Modern-day entertainment can have a very negative impact on one’s self-image, particularly for women. Young girls are raised in the company of Barbie dolls; these toys are so disproportional that a woman physically could not survive with those body measurements, yet children view them as the ideal. We turn on the TV and we see impossibly smooth, flawless models with sky-high legs and one per cent body fat. Magazine covers boast airbrushed, Photoshopped celebrities with captions promising the readers her secrets. The “perfect female” is an unattainable state that most all American women slave overreaching. This has given way to an outbreak of life-threatening eating disorders in young women, as well as a dangerous market for body alteration. In some cases, dismay over body image even leads to suicide. The constant message — subliminal or obvious — found in all forms of entertainment that we are never “good enough” is a dangerous result of the entertainment industry.

Before technology made entertainment available 24/7, people were much more connected to one another. Nowadays, everyone is always plugged into at least one source of distraction; families make room at the dinner table for the latest episodes of Dexter and everyone’s Favorite Five on their Smartphones. “Bonding” between friends now consists of sitting on a couch, glued to a screen, madly working thumbs to shoot at video game pixels. Facebook is perpetually open on everyone’s multitudes of devices, and young teens define themselves by their Tumblr blogs. This has become a society in which almost all human connection is now virtual, due to entertainment. It is tearing at the very basis of human values.

Children in this day and age are also being conditioned by the entertainment industry starting very young. Because of the addictive qualities of their sources — video games, televisions, tablets, phones — many kids spend all of their time distracting themselves. This can severely damage their education and academic commitment, as well as harm their social development. After all, how many children would rather sit down with a calculator and a packet of math problems for an hour, or go outside to play a game of frisbee with their friends, than spend all day absorbed in a virtual world where they are, essentially, a God figure? Entertainment is destructive to the development of our youth.

Entertainment can be a relaxing and useful tool for briefly escaping the stress of societal obligations; the expectations of school, work and one’s community can be emotionally taxing, and small doses of entertainment can indisputably alleviate some of that tension. However, our society is taking the utilization of this industry too far. People are becoming dependent on — and even addicted to — the entertainment industry, and it clearly has the power to ruin our society. It’s rather chilling to imagine what we may become within the next several decades if we continue to take this issue lightly.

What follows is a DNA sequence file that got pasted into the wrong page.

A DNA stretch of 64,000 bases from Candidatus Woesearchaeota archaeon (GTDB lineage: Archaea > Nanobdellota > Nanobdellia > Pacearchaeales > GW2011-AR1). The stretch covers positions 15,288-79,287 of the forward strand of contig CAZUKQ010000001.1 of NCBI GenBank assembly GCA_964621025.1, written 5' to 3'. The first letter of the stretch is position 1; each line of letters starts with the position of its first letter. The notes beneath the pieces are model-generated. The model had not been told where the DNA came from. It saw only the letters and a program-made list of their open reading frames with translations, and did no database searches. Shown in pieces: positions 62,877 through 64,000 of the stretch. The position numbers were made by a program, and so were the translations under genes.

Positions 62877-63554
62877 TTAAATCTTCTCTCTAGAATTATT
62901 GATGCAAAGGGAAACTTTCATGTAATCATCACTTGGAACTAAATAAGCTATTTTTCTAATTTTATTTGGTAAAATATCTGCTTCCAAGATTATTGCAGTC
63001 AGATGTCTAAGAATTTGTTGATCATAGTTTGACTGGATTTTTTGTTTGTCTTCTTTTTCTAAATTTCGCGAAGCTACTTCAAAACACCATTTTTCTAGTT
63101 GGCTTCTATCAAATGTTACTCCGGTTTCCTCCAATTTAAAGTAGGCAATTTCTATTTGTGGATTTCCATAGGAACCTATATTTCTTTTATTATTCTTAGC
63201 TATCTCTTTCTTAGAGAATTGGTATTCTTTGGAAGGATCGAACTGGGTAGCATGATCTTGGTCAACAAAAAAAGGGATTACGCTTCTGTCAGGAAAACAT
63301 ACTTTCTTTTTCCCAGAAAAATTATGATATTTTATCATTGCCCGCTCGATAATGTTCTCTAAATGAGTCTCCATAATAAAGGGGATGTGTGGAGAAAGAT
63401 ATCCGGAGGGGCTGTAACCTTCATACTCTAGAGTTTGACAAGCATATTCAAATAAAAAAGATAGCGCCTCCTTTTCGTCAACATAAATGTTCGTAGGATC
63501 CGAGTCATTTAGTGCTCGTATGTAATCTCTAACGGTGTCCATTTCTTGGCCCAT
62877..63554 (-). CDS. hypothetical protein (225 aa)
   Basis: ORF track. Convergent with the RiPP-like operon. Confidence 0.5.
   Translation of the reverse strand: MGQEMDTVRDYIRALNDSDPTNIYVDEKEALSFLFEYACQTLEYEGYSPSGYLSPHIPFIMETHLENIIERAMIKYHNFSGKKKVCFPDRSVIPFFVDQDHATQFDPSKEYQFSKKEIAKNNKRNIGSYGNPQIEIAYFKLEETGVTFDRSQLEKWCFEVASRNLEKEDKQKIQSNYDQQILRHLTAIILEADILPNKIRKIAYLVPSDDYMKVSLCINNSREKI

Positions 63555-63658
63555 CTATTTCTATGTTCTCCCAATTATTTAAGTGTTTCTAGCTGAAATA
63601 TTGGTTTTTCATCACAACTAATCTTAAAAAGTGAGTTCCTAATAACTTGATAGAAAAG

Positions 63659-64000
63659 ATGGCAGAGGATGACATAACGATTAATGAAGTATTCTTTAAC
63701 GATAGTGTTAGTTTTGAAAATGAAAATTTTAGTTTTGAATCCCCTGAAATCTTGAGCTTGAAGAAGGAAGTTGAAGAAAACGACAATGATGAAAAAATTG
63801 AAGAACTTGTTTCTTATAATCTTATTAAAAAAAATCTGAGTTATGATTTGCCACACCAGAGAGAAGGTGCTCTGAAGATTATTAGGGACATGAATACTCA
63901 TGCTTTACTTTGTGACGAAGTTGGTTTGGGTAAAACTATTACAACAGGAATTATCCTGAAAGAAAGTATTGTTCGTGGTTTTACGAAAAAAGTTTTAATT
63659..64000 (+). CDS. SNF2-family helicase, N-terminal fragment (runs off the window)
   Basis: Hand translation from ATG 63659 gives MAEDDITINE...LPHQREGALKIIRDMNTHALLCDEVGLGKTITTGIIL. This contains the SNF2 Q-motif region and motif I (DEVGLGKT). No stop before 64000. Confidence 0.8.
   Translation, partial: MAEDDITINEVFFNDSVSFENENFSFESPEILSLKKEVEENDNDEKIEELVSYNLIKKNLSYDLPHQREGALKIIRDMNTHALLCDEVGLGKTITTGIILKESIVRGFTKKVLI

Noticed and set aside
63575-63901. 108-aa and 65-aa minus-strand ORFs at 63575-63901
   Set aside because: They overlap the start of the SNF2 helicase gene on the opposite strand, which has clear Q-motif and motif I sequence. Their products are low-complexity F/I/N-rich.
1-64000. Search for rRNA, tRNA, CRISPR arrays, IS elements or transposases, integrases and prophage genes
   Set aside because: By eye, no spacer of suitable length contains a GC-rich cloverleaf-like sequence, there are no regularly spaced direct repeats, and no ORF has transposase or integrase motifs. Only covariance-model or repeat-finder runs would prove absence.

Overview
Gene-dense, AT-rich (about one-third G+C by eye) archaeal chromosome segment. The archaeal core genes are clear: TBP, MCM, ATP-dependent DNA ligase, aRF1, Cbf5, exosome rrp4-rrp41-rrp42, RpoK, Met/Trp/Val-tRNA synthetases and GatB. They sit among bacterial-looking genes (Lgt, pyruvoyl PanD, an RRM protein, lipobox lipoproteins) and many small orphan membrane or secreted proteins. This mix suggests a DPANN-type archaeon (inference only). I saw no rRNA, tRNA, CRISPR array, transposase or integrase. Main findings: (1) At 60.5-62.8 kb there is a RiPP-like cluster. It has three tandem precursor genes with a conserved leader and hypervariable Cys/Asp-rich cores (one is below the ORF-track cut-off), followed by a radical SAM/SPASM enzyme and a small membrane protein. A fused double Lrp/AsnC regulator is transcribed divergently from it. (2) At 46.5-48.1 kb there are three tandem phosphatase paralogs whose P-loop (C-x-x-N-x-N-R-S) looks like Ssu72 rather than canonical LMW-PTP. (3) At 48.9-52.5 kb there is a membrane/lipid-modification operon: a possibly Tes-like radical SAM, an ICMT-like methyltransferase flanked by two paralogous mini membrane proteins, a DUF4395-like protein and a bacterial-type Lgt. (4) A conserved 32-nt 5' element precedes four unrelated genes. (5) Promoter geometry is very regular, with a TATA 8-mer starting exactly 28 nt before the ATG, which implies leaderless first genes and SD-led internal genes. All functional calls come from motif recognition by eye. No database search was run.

A Society Full of Entertainment

By Marc Natichioni

Neal Gabler once described entertainment as “fun, effortless, sensational, mindless, formulaic, predictable and subversive.” While many of those things, entertainment comes in many forms, such as movies, television, social media, and plays, and can be interpreted in various ways. Webster’s Dictionary defines entertainment as “The action of providing or being provided with amusement or enjoyment.” It may not come as a surprise then that entertainment is often single-handedly blamed for the ruining of today’s youth. If entertainment’s purpose is to amuse and to be enjoyed does this mean that society takes pleasure in ruin? Why not place blame upon ourselves for partaking in such entertainment?

Entertainment will not ruin society if enjoyed in moderation, if there is a form of structure at home, and if there is personal willpower. Although most people avidly participate in some form of entertainment, it is best when used in moderation. As Rabbi Harold S. Kushner states, “Fun can be the dessert of our lives but never its main course.” Entertainment is like a dessert in that it should be enjoyed little by little. As time goes on, we are surrounded by more and more entertainment. Yes, it has the capacity to ruin society, but at the same time it is also possible for entertainment to help foster educational growth. If entertainment is taken in moderation, the chance of it ruining society significantly decreases. The decisions we make, in combination with the influences of our peers, are what ruin our society. If people were more willing to find a balance between entertainment and other aspects of life, the demand for the overwhelming amounts of entertainment would decrease.

Many agree that entertainment has the capacity to ruin society. With constant technological advancements and technology surrounding us more and more each day, what is acceptable in today’s society has changed. We must understand that only we ourselves are responsible for the course that our society takes. Entertainment acts as a simple scapegoat to blame for a real problem that needs attention. Instead we continue to look the other way and allow ourselves to follow down a destructive path. In the 1970s U.S. schools were number one in math and science; however, as entertainment grew these scores dropped dramatically. This is not proof of entertainment ruining society, but it is proof that as a society we “settled” and didn’t try to push our children for a continued level of excellence.

As a whole we are on the path to ruin society, considering we are the ones who created the entertainment. It is time to acknowledge the direction in which we are headed, and time to use entertainment in a way which betters society. It may be a daunting task that many, such as those who earn profit from the entertainment industry, will try to derail, but the opportunity to fix a problem before it gets out of hand is worth the backlash. If not fixed, we may not only come to live in a society that we’re ashamed to be a part of, but we might become a society that ruins itself.